Student Affairs
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Supporting Identity Development among Multiracial Students to Increase Institutional Connectedness


Duration: 1 hour
Facilitator: Dr. Jason Meriwether and Brittany Hunt
Price: $98.00

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OVERVIEW:

Multiracial students often arrive to college campuses facing the dilemma to associate with one racial category and disassociate with others. On some campuses, self-identified multiracial students feel that support is inadequate, which leads to lack of connection to the university, poor college experience, or attrition. This interactive and energized session will examine effective support structures for multiracial students that enhance identity development, assess the within-group campus experience, and offer strategies to open dialogue and increase institutional connectedness.

This course emphasizes an all-inclusive approach that captures student leadership, residence life staff, academic advisement, faculty, and senior level administration while examining multiple ways of teaching and understanding this segment of the college student population. Adopting tenants of the course recommendations will empower administrators to engage challenges to connectedness among this population of students, and help student affairs professionals to enhance and retool services.

COURSE GOALS:

  • To provide a scholarly and practical framework for addressing needs assessment among self-identified multi-racial students;
  • To provide pertinent approaches to engaging self-identified multi-racial students and increasing opportunities to establish institutional connectedness;
  • To share trends in student engagement that are effective for retaining self-identified multi-racial students; and
  • To identify already existing programs & strategies for increasing institutional connectedness from colleagues that are successful and can be utilized at other institutions.

LEARNING OUTCOMES:

Program participants will leave with increased knowledge of the following:

  • Assessment methodology for multi-racial student self-identification and institutional connectedness;
  • Strategies for engaging the campus community with open dialogue regarding multi-racial student experience; and
  • Ability to utilize best practices in engaging multi-racial students through self-identity and institutional connectedness framework.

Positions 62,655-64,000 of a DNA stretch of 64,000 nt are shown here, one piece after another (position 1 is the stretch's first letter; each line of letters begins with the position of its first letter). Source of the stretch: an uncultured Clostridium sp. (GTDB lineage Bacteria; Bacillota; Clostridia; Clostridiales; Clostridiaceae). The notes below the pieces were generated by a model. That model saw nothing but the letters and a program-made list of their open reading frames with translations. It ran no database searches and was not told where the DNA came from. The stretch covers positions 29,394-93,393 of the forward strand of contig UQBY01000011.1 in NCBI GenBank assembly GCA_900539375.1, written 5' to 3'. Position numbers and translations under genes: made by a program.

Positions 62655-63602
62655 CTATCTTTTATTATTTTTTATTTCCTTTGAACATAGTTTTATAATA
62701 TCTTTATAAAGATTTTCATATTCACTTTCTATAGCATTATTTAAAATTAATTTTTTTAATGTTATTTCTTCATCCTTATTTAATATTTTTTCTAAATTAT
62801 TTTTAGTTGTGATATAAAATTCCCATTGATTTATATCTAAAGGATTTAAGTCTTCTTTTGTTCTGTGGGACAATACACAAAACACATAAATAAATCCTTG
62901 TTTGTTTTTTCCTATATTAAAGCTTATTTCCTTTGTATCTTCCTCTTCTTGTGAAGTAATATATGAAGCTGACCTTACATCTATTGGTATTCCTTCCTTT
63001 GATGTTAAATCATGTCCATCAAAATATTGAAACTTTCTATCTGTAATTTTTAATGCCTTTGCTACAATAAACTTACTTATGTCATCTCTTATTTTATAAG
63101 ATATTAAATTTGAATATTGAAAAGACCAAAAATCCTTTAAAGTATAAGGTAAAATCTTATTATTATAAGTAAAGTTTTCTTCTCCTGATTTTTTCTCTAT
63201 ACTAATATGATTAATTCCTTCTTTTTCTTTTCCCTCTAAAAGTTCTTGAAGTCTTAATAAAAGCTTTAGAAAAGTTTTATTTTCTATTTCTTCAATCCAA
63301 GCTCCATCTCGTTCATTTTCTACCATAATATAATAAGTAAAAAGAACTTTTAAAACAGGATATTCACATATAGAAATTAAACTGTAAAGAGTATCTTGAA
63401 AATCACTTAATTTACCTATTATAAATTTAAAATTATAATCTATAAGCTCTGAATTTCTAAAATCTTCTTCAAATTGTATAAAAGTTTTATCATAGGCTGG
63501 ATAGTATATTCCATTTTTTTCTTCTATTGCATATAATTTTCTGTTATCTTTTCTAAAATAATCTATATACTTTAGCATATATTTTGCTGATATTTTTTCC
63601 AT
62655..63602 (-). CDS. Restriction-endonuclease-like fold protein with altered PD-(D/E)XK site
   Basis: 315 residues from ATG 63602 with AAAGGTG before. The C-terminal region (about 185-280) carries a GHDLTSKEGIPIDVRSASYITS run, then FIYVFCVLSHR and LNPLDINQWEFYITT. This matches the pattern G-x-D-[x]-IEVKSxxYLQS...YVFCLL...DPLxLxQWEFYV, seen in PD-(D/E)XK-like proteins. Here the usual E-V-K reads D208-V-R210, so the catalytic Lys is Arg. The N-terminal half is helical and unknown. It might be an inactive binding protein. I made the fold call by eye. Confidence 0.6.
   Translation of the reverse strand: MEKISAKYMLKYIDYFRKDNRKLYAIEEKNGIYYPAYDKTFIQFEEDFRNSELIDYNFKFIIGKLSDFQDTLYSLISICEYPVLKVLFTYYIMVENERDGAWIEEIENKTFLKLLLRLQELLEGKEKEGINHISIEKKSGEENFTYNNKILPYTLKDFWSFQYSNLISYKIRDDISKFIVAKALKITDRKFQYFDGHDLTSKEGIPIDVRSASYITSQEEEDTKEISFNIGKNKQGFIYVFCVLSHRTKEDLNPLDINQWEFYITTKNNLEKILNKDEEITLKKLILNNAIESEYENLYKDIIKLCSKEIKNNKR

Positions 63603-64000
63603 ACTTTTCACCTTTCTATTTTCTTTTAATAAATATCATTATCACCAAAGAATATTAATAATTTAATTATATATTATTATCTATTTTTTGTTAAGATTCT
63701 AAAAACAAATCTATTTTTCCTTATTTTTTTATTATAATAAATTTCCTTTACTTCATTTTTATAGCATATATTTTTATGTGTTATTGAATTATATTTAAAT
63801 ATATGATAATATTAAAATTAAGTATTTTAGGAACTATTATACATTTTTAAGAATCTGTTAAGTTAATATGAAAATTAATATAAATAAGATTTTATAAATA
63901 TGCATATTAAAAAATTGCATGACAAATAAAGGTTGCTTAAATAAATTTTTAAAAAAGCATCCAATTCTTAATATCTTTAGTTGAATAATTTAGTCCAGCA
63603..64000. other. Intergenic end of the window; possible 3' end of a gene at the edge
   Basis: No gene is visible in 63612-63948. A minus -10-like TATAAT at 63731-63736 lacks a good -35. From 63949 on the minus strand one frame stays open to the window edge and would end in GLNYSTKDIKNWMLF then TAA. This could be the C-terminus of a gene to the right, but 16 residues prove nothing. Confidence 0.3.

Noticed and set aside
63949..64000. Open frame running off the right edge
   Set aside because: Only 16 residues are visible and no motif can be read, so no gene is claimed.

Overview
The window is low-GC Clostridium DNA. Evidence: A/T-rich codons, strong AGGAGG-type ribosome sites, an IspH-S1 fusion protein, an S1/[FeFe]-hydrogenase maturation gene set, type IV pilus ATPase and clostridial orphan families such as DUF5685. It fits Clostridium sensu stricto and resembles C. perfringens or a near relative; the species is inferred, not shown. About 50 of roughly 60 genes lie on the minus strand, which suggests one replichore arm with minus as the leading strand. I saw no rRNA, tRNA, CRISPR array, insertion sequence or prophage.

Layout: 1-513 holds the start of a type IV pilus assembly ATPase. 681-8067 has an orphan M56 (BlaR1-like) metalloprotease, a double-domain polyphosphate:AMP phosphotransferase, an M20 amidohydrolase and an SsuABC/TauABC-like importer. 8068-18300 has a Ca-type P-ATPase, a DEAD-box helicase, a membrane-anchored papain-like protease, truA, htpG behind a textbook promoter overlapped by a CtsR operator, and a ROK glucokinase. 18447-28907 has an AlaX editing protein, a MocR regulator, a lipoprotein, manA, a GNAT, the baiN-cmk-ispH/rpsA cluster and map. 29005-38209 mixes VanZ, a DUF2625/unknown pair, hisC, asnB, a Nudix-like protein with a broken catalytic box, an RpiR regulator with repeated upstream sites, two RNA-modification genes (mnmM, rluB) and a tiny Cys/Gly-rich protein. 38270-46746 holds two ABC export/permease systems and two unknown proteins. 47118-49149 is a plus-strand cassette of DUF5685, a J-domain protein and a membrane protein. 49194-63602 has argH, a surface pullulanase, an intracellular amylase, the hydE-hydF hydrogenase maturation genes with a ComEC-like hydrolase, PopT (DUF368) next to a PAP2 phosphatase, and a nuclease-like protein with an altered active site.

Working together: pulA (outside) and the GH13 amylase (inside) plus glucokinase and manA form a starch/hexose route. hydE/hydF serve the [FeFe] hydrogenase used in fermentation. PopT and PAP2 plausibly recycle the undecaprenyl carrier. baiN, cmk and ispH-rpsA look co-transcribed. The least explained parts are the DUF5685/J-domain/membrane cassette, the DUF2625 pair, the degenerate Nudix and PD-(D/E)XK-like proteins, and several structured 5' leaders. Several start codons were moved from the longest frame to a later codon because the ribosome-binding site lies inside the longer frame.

WHO SHOULD ATTEND:

  • Student Affairs staff at all levels interested in the retention of multiracial students
  • Retention or Enrollment Management Personnel
  • Multicultural Affairs personnel
  • First year student Experience personnel
  • Dean of Students/VPs for Student Affairs/Senior Student Affairs Officers
  • Academic Advisors

PRESENTERS:

Coordinating presenter Jason L. Meriwether is the Vice Chancellor for Enrollment Management & Student Affairs at Indiana University Southeast in New Albany, Indiana. Jason has presented at numerous national and regional conferences on topics such as retention & persistence, assessment, strategic planning, professionalism & career trajectory, social media, and hazing. Jason has led enrollment management & strategic planning initiatives from development to implementation that yielded increases in enrollment & retention among student populations in various racial, ethnic, and geographical demographics. Jason also served on the Board of Directors for Community Nashville, a not-for-profit organization that serves the city of Nashville through diversity education programs for youth and targets eliminating bias and racism from the community, from 2009-2012.

Co-presenter Brittany L. Hunt is Graduate Assistant in the Promising Scholars Office of Academic Success and Intercultural Services (OASIS) at the University of Nebraska-Lincoln. As it relates to the program, Brittany helped raise awareness of multiracial student’s experiences on campus by developing programming surrounding this population of students. Brittany has also created an assessment of the programming that was implemented. In her undergraduate work, Brittany conducted a study on how multiracial students self-disclosed about race, and for her master’s thesis work she is working on a study which looks at how multiracial students experience, and manage, microaggressions. She has also done various research projects on the identity development of multiracial in her graduate coursework.


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